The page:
Remote Access / Terminal Services

Remotely Access EASY TRIP from Anywhere

* Part One ( May 2003 )

Why should I care about Terminal Services?

How often have you wanted to access your office computer from your beach house in the Bahamas? Have you been considering a second office in another city and puzzled about how to share the data between both locations? Have you considered the security risks? Were you just going to leave PcAnywhere running at the office for a smart thief or hacker to gain access to your information and credit card numbers?

Companies need a way to prevent unauthorized access to their sensitive corporate information from off site locations. This must be done at reasonable speeds and without interfering with normal office operations.

So what does Terminal Services do? It is technology that provides a way to access your office computer or network remotely.

The pieces of Terminal Services

Terminal Services consists of two parts, the Server component and the Client component. On your main office or server computer Terminal Services SERVER is started. On the off site or remote computer the Terminal Services CLIENT is used.

When software is run in the Terminal Services environment, the application runs on the Terminal Services Server and only the keyboard, mouse, and display information are transmitted to the Client. The Terminal Services Client does no local processing of the application software. The server transmits the user information to the client. The client transmits the user's input back to the server.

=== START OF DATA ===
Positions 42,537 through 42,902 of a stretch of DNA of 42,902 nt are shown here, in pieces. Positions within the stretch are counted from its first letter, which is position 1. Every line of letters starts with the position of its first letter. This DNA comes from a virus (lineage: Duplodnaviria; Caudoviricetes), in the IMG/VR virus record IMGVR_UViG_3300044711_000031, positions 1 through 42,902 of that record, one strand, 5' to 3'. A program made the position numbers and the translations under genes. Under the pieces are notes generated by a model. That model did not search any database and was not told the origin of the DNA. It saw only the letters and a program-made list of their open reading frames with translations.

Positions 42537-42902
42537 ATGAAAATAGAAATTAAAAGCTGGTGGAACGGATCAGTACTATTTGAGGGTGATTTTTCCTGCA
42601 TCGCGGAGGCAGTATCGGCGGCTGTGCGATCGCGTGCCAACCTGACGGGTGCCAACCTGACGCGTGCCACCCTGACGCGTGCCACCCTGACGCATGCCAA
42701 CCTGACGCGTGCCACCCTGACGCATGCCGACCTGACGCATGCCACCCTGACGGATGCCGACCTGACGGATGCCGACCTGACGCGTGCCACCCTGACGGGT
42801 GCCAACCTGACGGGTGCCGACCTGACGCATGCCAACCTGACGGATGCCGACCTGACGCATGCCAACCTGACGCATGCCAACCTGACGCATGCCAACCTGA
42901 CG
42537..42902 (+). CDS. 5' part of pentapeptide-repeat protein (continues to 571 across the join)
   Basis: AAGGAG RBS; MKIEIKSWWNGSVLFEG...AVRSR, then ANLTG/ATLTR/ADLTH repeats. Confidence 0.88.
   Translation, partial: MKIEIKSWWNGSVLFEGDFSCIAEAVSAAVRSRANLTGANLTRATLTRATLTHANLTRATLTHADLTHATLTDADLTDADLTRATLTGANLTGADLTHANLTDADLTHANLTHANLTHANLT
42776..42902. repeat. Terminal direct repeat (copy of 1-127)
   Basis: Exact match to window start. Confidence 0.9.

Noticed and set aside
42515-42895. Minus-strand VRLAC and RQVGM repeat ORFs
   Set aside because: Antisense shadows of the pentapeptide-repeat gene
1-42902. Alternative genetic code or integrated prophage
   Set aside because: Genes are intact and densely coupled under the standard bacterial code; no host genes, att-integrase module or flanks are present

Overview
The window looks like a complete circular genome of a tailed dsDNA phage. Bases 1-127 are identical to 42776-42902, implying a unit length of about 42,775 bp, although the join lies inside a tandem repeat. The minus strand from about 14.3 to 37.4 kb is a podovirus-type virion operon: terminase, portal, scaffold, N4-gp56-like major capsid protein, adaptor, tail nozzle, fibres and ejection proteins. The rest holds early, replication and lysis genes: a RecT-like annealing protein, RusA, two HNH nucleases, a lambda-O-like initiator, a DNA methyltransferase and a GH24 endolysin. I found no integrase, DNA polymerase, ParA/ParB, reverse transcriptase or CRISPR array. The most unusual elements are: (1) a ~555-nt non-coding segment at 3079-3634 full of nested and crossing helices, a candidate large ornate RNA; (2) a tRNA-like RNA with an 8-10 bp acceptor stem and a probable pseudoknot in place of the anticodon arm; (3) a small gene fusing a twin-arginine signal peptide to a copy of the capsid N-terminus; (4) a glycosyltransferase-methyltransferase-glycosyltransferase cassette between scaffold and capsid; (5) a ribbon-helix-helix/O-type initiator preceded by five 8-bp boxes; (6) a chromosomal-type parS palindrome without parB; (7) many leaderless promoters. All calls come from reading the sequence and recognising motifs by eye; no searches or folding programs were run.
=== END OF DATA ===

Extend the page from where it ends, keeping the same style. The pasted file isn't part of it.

Where is Terminal Services found?

Terminal Services is a service or component of the Microsoft Windows 2000 Server operating system. It is important to remember that Windows 2000 Server and Windows 2000 Professional are not the same operating systems.

Terminal Services is also part of Window XP Professional, but not XP Home Edition. It will also be available in Windows 2003 Server, which is the new name for Windows XP Server, scheduled to be released this year.

  • Terminal Services Server is part of Windows NT Server 4.0, Windows 2000 Server, and Windows XP Professional. It will also be part of Windows .NET Server 2003.

  • Terminal Services Client is part of Windows XP Professional. It may be installed on Windows 95, Windows 98, Windows ME, Windows NT 4.0 Workstation, and Windows 2000.

  • What is Terminal Services?

    In a nutshell, Terminal Services is a technology that lets you remotely run software installed on a Windows 2000 Server or XP computer, from a wide range of computers or devices, over virtually any type of network connection. The connection can be a Dial-Up modem, DSL, cable modem, or VPN.

    Applications and user desktops are transmitted over the network and displayed using terminal emulation software. Printing, keyboard actions, and mouse clicks are also transmitted over the network. In the Terminal Services environment, applications run entirely on the Terminal Services server.

    A user logs on from a Client to the Server and sees only their individual session, which is managed transparently by the Server. Each session is independent of any other client session running at the same time.

    The Client Side

    Terminal Services client software is available for a wide variety of different hardware devices, including personal computers, and non-Windows devices such as the Apple Macintosh or UNIX workstations.

    Remote Desktop Protocol (RDP) is the Microsoft client software program that permits connections to Terminal Services. The Remote Desktop software is pre-installed with Windows XP Professional.